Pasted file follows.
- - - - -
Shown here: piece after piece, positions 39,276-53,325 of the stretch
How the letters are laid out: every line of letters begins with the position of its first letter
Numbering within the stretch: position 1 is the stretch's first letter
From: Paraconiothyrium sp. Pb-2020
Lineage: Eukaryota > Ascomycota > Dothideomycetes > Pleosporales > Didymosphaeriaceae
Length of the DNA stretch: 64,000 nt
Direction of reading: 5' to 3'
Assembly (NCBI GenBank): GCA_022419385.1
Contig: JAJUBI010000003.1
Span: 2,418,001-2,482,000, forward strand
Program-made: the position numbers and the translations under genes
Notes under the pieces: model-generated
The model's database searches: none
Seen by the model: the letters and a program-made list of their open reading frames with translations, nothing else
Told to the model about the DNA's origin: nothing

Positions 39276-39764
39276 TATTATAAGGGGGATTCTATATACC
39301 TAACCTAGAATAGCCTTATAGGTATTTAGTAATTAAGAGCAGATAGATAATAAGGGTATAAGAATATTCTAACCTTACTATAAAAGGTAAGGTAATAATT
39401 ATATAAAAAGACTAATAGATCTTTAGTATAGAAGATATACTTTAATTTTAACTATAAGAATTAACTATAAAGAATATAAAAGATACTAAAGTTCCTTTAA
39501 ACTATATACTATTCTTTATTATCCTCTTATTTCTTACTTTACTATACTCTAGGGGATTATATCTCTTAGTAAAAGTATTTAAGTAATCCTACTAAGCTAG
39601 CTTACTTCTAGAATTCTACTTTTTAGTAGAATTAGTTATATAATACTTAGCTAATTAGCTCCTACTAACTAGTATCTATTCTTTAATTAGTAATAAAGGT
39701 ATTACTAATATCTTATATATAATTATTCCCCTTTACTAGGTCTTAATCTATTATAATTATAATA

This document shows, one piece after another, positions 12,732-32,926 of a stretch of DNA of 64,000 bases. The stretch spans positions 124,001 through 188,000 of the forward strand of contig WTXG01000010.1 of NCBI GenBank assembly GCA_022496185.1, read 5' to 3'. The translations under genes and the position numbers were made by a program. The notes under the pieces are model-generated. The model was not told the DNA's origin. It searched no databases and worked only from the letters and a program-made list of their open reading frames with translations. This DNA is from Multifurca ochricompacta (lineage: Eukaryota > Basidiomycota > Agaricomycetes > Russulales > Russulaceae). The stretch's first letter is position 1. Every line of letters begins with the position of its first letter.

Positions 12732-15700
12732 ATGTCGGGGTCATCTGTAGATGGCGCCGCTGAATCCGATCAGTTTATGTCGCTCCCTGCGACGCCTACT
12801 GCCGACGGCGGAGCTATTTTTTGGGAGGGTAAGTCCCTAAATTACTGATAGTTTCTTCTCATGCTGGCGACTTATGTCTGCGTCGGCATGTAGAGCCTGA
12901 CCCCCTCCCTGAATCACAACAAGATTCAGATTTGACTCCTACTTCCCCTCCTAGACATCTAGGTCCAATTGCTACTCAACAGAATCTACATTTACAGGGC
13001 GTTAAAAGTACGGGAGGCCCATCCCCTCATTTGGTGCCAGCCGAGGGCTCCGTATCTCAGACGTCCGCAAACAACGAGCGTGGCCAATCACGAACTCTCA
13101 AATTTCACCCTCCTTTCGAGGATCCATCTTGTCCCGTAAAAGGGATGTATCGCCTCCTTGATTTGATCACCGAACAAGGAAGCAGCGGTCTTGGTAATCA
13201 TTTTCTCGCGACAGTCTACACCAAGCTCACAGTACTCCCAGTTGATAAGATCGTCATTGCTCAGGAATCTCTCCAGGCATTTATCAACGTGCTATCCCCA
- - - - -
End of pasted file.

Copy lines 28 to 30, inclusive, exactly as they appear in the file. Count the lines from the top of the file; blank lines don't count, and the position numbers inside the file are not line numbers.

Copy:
13001 GTTAAAAGTACGGGAGGCCCATCCCCTCATTTGGTGCCAGCCGAGGGCTCCGTATCTCAGACGTCCGCAAACAACGAGCGTGGCCAATCACGAACTCTCA
13101 AATTTCACCCTCCTTTCGAGGATCCATCTTGTCCCGTAAAAGGGATGTATCGCCTCCTTGATTTGATCACCGAACAAGGAAGCAGCGGTCTTGGTAATCA
13201 TTTTCTCGCGACAGTCTACACCAAGCTCACAGTACTCCCAGTTGATAAGATCGTCATTGCTCAGGAATCTCTCCAGGCATTTATCAACGTGCTATCCCCA